Boris Johnson gives the EU three months to seal a Brexit trade deal

Boris Johnson gives the EU three months to seal a Brexit trade deal as face-to-face talks resume in Brussels

  • The UK and the European Union are in currently talks over a Brexit trade deal
  • UK PM Boris Johnson has set a deadline of three months to conclude the talks
  • UK chief Brexit negotiator David Frost will take over as National Security Adviser
  • Mr Frost travelled to Brussels for EU talks and takes over from Sir Mark Sedwill 

Boris Johnson set a three-month deadline for concluding Brexit trade deal talks yesterday, as face-to-face negotiations resumed in Brussels.

Downing Street said the Prime Minister would not allow the talks to run beyond September because it would leave businesses with too little time to prepare for the end of the transition period in December.

No 10 confirmed that the UK’s chief Brexit negotiator, David Frost, will start his new job as the PM’s national security adviser at the end of August.

UK Prime Minister Boris Johnson (pictured) has set a deadline of three months for Brexit talks with the European Union to conclude

Mr Frost will not be replaced, but indicated that the Brexit negotiations would remain his top priority ‘until those negotiations have concluded’.

The PM’s official spokesman said this could mean Mr Frost doing both jobs for a time, but stressed this would be for a very limited period at most.

‘Talks can’t go on into the autumn,’ he said. Asked how long negotiations could continue, the spokesman said the PM was clear about ‘not wanting to be continuing having talks in October’.

The move sets a tight timescale for concluding negotiations. The deadline for extending the transition period beyond the end of this year expires today, and the PM’s spokesman confirmed the mechanism would not be triggered.

Downing Street also confirmed today that the UK’s chief Brexit negotiator, David Frost (pictured), will begin his new role as PM’s national security advisor at the end of August

This means that the UK will be fully out of the EU by January 1, with or without a trade deal. No deal would result in both sides levying tariffs on each other’s goods.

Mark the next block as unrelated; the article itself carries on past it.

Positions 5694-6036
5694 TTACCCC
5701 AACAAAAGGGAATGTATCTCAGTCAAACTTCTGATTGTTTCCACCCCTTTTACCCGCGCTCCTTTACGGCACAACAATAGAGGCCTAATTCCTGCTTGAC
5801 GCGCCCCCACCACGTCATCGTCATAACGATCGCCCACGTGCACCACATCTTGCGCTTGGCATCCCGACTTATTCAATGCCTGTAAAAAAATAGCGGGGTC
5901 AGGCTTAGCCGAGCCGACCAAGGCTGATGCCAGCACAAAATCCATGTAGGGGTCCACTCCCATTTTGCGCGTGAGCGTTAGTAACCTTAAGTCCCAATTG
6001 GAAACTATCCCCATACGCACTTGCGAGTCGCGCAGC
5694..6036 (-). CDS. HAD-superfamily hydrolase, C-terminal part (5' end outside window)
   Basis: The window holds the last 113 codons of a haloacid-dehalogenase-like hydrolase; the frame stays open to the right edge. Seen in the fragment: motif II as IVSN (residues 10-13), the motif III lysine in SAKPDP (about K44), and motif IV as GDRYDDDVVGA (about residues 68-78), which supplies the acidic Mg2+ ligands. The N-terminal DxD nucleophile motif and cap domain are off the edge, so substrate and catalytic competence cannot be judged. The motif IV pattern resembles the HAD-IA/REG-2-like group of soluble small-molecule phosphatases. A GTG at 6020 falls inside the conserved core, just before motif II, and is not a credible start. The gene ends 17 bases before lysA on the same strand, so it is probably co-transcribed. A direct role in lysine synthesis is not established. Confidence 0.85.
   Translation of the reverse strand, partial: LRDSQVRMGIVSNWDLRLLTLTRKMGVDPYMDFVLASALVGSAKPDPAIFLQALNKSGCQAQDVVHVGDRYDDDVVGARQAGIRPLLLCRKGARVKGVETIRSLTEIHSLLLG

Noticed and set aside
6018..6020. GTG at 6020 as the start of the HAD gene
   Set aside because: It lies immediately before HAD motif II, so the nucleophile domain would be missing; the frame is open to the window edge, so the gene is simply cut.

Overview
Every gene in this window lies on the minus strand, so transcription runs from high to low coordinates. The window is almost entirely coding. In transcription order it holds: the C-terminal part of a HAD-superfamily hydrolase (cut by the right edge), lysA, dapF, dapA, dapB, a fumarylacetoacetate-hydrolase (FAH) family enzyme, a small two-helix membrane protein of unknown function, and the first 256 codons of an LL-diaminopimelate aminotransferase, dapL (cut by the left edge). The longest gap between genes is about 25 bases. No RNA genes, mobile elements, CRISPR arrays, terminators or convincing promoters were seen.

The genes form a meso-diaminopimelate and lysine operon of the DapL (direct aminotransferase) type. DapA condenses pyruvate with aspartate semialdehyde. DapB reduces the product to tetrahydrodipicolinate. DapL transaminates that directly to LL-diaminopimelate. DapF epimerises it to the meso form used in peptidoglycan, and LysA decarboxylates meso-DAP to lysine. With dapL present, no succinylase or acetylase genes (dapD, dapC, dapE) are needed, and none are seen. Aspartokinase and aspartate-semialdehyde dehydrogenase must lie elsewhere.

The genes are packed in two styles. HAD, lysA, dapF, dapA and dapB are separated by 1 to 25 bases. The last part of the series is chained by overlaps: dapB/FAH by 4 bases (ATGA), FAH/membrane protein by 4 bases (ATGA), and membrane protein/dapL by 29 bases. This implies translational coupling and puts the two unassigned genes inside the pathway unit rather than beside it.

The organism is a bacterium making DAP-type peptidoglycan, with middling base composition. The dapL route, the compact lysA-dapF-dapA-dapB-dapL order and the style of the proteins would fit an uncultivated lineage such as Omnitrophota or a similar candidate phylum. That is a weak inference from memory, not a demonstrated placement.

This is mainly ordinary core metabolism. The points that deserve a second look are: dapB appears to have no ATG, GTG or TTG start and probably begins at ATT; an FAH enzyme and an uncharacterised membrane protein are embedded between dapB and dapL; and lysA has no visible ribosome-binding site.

The PM had originally threatened to walk away from the talks at the end of this month unless a deal was in sight. 

But officials acknowledge that the original timetable has been affected by the pandemic. 

The new deadline emerged as Mr Frost travelled to Brussels for the first face-to-face negotiations with his EU counterpart Michel Barnier since the lockdown began.

Until now, talks have been held via video link – a process Mr Frost believes has hindered progress. He warned that ‘some of the EU’s unrealistic positions will have to change’.

He added: ‘UK sovereignty, over our laws, courts, or our fishing waters, is not up for discussion.’ 

The talks are stalled over the EU’s refusal to recognise the UK’s right to control its waters and set its own laws.

Mr Frost (pictured left) travelled to Brussels today to have face-to-face talks with his EU counterpart Michel Barnier (right)

Brussels wants EU trawlers to be guaranteed their current fishing rights in perpetuity, while the Government is insisting we should determine access on an annual basis. 

The EU also wants a ‘level playing field’, in which the UK would not cut red tape imposed by Brussels.

Mr Frost made clear he was not interested in a ‘compromise’ plan, which would give Brussels the right to impose tariffs if the UK departed from EU regulations after Brexit.

He added: ‘The Government will not agree to ideas like the one currently circulating.’

The UK has tabled a separate compromise which would allow the EU to levy tariffs on a small number of ‘sensitive’ agricultural products in return for dropping its ‘level playing field’ demands.

Weekly talks will now take place throughout July, with the venue alternating between Brussels and London.

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